Market cap

iRobot (NASDAQ:IRBT) adds $54 million to market cap in last 7 days, though investors from five years ago are still down 55%

iRobot Corporation (NASDAQ:IRBT) Shareholders should be pleased to see the stock price rise 17% over the past month. But that’s hardly comforting for those who have held on for the past half-decade, sitting on a big loss. In fact, the stock price has rather fallen, down about 55% during this time. So we don’t know if the recent rebound is anything to celebrate. However, in the best case (far from fait accompli), this performance improvement can be maintained.

Although last week was more reassuring for shareholders, they are still in the red over the past five years, so let’s see if the underlying activity was responsible for the decline.

See our latest analysis for iRobot

In his test The Graham-and-Doddsville super-investors Warren Buffett has described how stock prices don’t always rationally reflect a company’s value. One way to look at how market sentiment has changed over time is to look at the interaction between a company’s stock price and its earnings per share (EPS).

Over the past half-decade, iRobot has seen its share price plummet as its EPS fell below zero. Currently, it is difficult to make meaningful comparisons between EPS and stock price. However, we can say that we expect to see a decline in the stock price in this scenario.

The image below shows how EPS has tracked over time (if you click on the image you can see more details).

NasdaqGS: Earnings Per Share Growth IRBT as of July 30, 2022

Dive deeper into iRobot’s key metrics by viewing this interactive chart of iRobot’s earnings, revenue, and cash flow.

A different perspective

While the broader market lost around 11% in the twelve months, iRobot shareholders fared even worse, losing 47%. That said, it is inevitable that some stocks will be oversold in a falling market. The key is to keep your eyes on the fundamental developments. Unfortunately, last year’s performance capped a bad run, with shareholders facing a total loss of 9% per year over five years. We realize that Baron Rothschild said investors should “buy when there’s blood in the streets”, but we caution that investors must first make sure they are buying a high quality company. You can better understand iRobot’s growth by viewing this more detailed historical chart of earnings, revenue, and cash flow.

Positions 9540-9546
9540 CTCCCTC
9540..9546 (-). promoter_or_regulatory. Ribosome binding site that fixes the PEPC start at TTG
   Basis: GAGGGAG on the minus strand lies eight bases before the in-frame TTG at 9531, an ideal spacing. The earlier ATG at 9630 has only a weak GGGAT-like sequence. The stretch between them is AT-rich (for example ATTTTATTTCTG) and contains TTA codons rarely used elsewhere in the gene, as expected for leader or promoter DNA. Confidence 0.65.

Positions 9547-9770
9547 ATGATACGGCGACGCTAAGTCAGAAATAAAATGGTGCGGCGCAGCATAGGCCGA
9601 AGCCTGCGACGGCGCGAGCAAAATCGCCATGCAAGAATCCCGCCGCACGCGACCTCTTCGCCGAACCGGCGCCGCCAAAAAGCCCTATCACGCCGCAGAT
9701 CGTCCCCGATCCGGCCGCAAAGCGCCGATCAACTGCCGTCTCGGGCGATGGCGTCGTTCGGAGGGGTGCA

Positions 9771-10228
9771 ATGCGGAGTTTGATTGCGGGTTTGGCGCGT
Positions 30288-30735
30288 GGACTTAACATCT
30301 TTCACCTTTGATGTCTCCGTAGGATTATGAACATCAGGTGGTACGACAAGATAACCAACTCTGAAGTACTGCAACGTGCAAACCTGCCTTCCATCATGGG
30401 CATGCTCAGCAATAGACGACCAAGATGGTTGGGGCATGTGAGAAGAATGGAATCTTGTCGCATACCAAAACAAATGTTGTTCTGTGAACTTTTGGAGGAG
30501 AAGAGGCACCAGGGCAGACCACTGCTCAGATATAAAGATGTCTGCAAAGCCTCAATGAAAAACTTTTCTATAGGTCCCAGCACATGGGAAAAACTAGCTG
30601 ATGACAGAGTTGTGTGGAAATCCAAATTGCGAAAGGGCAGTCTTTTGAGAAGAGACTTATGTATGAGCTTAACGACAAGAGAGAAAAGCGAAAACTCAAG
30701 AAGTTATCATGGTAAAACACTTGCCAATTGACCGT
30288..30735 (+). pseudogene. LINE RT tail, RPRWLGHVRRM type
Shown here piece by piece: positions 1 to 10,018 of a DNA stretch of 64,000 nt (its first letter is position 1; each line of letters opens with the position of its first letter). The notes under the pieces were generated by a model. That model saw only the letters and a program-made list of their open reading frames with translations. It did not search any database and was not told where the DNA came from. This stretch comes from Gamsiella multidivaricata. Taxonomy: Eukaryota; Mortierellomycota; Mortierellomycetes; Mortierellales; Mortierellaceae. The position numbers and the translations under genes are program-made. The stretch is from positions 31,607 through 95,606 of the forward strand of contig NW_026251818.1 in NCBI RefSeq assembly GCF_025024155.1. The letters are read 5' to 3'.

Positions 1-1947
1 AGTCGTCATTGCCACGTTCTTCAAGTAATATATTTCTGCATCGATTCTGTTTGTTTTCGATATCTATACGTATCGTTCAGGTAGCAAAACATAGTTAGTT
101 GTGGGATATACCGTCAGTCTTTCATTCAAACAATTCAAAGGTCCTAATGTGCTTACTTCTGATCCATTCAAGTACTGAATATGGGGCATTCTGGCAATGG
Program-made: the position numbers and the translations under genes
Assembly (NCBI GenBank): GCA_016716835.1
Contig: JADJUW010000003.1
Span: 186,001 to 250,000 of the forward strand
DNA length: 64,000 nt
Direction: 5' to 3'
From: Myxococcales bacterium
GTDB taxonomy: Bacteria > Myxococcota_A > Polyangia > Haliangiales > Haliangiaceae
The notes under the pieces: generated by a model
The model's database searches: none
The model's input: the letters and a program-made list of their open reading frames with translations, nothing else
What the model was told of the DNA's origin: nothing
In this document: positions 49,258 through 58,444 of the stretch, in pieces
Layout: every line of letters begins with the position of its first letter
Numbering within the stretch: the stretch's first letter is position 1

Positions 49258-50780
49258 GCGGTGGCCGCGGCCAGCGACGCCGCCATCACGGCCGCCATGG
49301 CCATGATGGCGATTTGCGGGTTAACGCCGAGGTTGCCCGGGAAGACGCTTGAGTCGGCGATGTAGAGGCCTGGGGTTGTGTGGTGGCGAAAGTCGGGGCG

Sure iRobot may not be the best stock to buy. So you might want to see this free collection of growth values.

Please note that the market returns quoted in this article reflect the average market-weighted returns of stocks currently trading on US exchanges.

This Simply Wall St article is general in nature. We provide commentary based on historical data and analyst forecasts only using unbiased methodology and our articles are not intended to be financial advice. It is not a recommendation to buy or sell stocks and does not take into account your objectives or financial situation. Our goal is to bring you targeted long-term analysis based on fundamental data. Note that our analysis may not take into account the latest announcements from price-sensitive companies or qualitative materials. Simply Wall St has no position in the stocks mentioned.